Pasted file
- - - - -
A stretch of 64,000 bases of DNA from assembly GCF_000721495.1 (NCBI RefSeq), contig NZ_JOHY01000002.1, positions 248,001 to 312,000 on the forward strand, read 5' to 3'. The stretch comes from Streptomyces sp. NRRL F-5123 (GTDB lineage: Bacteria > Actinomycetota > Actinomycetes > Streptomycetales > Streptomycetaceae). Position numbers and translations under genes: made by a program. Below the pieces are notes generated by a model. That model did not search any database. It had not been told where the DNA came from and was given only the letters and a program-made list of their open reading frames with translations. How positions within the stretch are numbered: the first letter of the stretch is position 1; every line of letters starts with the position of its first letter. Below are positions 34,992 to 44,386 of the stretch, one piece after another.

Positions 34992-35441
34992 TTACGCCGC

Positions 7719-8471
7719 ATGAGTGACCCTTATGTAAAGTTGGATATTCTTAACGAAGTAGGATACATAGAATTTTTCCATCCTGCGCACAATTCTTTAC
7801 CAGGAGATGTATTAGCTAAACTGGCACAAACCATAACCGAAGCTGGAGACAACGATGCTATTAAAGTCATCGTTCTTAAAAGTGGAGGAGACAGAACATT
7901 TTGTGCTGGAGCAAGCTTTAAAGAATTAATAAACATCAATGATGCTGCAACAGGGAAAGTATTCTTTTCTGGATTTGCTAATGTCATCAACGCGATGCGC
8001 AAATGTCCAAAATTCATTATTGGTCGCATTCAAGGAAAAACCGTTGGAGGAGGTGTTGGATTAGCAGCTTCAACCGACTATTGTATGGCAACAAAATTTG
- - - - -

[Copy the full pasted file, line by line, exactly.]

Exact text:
A stretch of 64,000 bases of DNA from assembly GCF_000721495.1 (NCBI RefSeq), contig NZ_JOHY01000002.1, positions 248,001 to 312,000 on the forward strand, read 5' to 3'. The stretch comes from Streptomyces sp. NRRL F-5123 (GTDB lineage: Bacteria > Actinomycetota > Actinomycetes > Streptomycetales > Streptomycetaceae). Position numbers and translations under genes: made by a program. Below the pieces are notes generated by a model. That model did not search any database. It had not been told where the DNA came from and was given only the letters and a program-made list of their open reading frames with translations. How positions within the stretch are numbered: the first letter of the stretch is position 1; every line of letters starts with the position of its first letter. Below are positions 34,992 to 44,386 of the stretch, one piece after another.

Positions 34992-35441
34992 TTACGCCGC

Positions 7719-8471
7719 ATGAGTGACCCTTATGTAAAGTTGGATATTCTTAACGAAGTAGGATACATAGAATTTTTCCATCCTGCGCACAATTCTTTAC
7801 CAGGAGATGTATTAGCTAAACTGGCACAAACCATAACCGAAGCTGGAGACAACGATGCTATTAAAGTCATCGTTCTTAAAAGTGGAGGAGACAGAACATT
7901 TTGTGCTGGAGCAAGCTTTAAAGAATTAATAAACATCAATGATGCTGCAACAGGGAAAGTATTCTTTTCTGGATTTGCTAATGTCATCAACGCGATGCGC
8001 AAATGTCCAAAATTCATTATTGGTCGCATTCAAGGAAAAACCGTTGGAGGAGGTGTTGGATTAGCAGCTTCAACCGACTATTGTATGGCAACAAAATTTG